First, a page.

This Red-Faced Monkey Isn't Blushing

The fascinating bone structure of a bald uakari. (Photo: Erni/Shutterstock)
A bald uakari perched upon a stump. (Photo: Luis Louro/Shutterstock)

From pygmy marmosets to lowland gorillas, the world of primates encompasses a diverse and colorful range of creatures.

There's no better example of this than the bald-headed uakari (Cacajao calvus), a monkey hailing from the Amazon rain forest that boasts a bald crown punctuated by bright, crimson-hued skin. The perpetual blush is caused by a lack of skin pigment and a glut of capillaries beneath the skin.

Healthy Hue of Red

A male bald uakari. (Photo: Eugenia Kononova/Wikimedia)

What's especially interesting is that this striking skin coloration is more than just a surface-level aesthetic trait. The vibrancy and richness of the red is also a visual indicator of the overall well-being of a monkey, and specifically for monkeys that have contracted malaria.

According to Arkive, "monkeys who have contracted the disease are noticeably paler and are not chosen as sexual partners as they do not have the desired natural immunity to malaria."

While the bald, red head is usually the first thing people notice, the bald uakari is also distinguished for its long-haired, bushy coat and its remarkably short tail (see above) — a trait that is relatively uncommon among New World primates. the monkey also has an exceptionally low percentage of body fat, which contributes to its unusual, gaunt facial structure.

The fascinating bone structure of a bald uakari. (Photo: Erni/Shutterstock)

As fascinating as these primates are, the IUCN currently lists the bald-headed uakari as a "vulnerable" species due to a 30 percent decline in population over the past three decades. The cause of this trend is troubling, but not at all surprising when compared to the conservation struggles of many other Amazonian flora and fauna.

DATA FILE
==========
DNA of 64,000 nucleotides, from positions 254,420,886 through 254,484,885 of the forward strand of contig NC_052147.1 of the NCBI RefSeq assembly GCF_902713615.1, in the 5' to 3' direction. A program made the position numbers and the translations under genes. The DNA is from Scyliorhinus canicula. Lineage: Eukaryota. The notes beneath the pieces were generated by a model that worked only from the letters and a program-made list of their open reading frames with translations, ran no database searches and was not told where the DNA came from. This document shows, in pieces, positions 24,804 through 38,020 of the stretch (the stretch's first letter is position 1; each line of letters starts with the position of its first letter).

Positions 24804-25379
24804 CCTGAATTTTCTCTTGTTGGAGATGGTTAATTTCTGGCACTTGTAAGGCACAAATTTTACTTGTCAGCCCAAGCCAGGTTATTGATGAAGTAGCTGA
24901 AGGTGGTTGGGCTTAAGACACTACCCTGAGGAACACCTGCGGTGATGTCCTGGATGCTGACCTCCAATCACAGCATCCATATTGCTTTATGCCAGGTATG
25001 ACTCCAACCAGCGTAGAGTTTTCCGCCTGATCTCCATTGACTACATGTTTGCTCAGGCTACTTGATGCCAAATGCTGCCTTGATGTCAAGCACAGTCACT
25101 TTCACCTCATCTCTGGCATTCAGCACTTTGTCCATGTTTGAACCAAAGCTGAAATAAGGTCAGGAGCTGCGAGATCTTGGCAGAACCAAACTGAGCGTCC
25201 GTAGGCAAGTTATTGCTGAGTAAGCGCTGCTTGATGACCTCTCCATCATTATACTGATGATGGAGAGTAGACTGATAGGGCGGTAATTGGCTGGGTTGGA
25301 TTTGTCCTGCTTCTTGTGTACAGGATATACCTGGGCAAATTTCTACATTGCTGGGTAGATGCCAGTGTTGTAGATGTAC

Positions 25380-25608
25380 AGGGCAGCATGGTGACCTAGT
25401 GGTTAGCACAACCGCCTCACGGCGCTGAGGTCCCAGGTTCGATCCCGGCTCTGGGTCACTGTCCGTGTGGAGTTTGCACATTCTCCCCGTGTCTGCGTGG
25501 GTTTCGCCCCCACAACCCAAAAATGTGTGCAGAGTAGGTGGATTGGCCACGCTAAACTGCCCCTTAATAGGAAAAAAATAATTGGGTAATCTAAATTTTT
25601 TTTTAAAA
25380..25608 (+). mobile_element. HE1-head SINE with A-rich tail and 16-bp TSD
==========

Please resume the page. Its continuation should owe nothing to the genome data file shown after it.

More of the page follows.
Like many other New World monkeys, habitat loss and hunting are the two biggest threats to the bald-headed uakari. Uakari monkeys spend most of their lives foraging, eating, socializing and sleeping within the dense canopies of the Amazon's várzea forests — seasonal floodplain woodlands that are inundated with water for much of the year. That means they don't spend much time on the forest floor, except for brief visits during the dry season.

Because of their specialized arboreal habitats and foraging practices, uakaris are especially vulnerable to human encroachment and deforestation.

A bald uakari lounges along a wooden fence post. (Photo: Doug DeNeve/Wikimedia)

The outlook for this species may sound bleak, but there is hope in new research.

The uakaris' closest relatives, saki monkeys, have shown a remarkable "tolerance and adaptability" to disturbance of their similar arboreal habitats, according to the IUCN.

While the preferred conservation measure is to preserve the uakari habitat, the possibility that this animal might be able to withstand such man-made ecological pressures has many scientists and animal lovers crossing their fingers.

The red face of a bald uakari. (Photo: Jess Kraft/Shutterstock)